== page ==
Whenever we drop points through the concession of a late goal, you can guarantee that there’ll be people on the City messageboard I use claiming that there’s not another club in the country that lets in as many late goals as we do.
It’s been said for years, even decades, on there and, generally, my attitude has been that while it seems to me that we are in the “debit column” when it comes to any analysis of goals scored and conceded late on in matches, there will always have to be plenty of sides who find themselves in that position, so I’ve never believed that we are any worse off than plenty of other teams in that respect.
However, following yesterday’s 2-2 draw at Brentford which saw us lose a 1-0 lead in the eighty third minute and then a 2-1 advantage in the ninety first, I have to concede that those messageboard contributors may have a point when it comes to the 2016/17 season.
I’ve been trying to find a statistical analysis of times in matches when sides score and concede their goals – there’s been such stats out there in past seasons, so I’m sure they are still around somewhere, but I’ve had no luck in finding them.
Therefore, in the absence of such figures, I’ve been doing a bit of research of my ownand what I have found must, surely, mean that there are very few teams out of the ninety two who comprise the Premier and Football Leagues who have a worse record in the closing stages of games this season than Cardiff City.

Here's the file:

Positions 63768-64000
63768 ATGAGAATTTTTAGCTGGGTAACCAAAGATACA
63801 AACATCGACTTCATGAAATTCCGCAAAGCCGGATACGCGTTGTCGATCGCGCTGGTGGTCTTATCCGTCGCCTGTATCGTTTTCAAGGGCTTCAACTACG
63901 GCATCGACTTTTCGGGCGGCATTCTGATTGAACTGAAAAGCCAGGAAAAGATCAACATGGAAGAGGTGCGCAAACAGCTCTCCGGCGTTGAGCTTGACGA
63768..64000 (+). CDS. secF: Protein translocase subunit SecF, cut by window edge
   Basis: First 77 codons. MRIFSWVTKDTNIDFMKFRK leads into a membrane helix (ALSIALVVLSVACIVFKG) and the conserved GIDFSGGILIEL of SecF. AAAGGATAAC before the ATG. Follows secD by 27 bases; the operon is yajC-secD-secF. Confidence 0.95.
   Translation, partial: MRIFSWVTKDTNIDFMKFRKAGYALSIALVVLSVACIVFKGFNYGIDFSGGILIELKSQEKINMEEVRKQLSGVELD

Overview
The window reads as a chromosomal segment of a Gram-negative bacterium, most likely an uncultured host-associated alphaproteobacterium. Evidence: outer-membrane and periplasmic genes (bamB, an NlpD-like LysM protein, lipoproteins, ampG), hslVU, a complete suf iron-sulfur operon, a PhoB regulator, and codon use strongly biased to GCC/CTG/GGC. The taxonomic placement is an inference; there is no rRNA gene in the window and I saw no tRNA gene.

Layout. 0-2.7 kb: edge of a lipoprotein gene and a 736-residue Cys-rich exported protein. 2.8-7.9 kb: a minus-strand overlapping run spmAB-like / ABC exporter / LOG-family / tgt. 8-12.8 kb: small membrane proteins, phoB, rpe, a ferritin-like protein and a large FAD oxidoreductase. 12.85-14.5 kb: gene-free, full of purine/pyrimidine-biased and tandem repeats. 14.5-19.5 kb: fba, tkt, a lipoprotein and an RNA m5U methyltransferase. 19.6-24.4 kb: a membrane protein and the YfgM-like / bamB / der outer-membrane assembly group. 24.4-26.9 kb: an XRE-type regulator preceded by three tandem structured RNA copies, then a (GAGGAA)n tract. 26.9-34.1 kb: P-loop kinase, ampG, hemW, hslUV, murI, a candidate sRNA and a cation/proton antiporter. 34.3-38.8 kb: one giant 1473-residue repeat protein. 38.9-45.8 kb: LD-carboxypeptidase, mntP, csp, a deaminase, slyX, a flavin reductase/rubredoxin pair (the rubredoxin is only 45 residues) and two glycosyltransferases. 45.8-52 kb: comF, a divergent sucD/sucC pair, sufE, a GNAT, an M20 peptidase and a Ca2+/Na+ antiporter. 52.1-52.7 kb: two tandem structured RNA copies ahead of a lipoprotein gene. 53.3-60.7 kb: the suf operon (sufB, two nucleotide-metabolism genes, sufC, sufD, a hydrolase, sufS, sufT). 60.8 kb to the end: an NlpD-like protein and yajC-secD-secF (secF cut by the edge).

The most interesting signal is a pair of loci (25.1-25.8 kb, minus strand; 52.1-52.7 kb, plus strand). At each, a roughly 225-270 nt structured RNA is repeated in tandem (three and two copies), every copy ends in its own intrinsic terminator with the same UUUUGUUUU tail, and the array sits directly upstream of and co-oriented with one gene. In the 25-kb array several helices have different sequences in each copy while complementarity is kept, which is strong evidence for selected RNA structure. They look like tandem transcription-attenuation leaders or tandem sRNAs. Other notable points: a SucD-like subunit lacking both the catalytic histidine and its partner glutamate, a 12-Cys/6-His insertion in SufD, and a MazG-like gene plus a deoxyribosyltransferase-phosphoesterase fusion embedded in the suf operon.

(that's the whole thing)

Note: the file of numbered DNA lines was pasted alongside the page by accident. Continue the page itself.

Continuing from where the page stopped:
If you include the Bristol Rovers League Cup tie, with it’s deciding goal five minutes from the end of extra times, City have conceded goals in the last ten minutes in more than half of their twenty four matches.
In thirteen of those games, we have let in at least one goal in the last ten minutes of playing time – what reasons can there be for such an appalling record?
Well, first it needs to be said that, as with many struggling sides I would have thought, some of those goals can be put down to us “chasing” matches that we were already a goal behind in.
For example, during our run of awful results and performances at home earlier in the season, potential single goal defeats were turned into 2-0 losses against QPR, Leeds and Derby as City attempted, forlornly, to get on terms – much the same thing happened, albeit with different final scores, in the away matches with Norwich and Villa.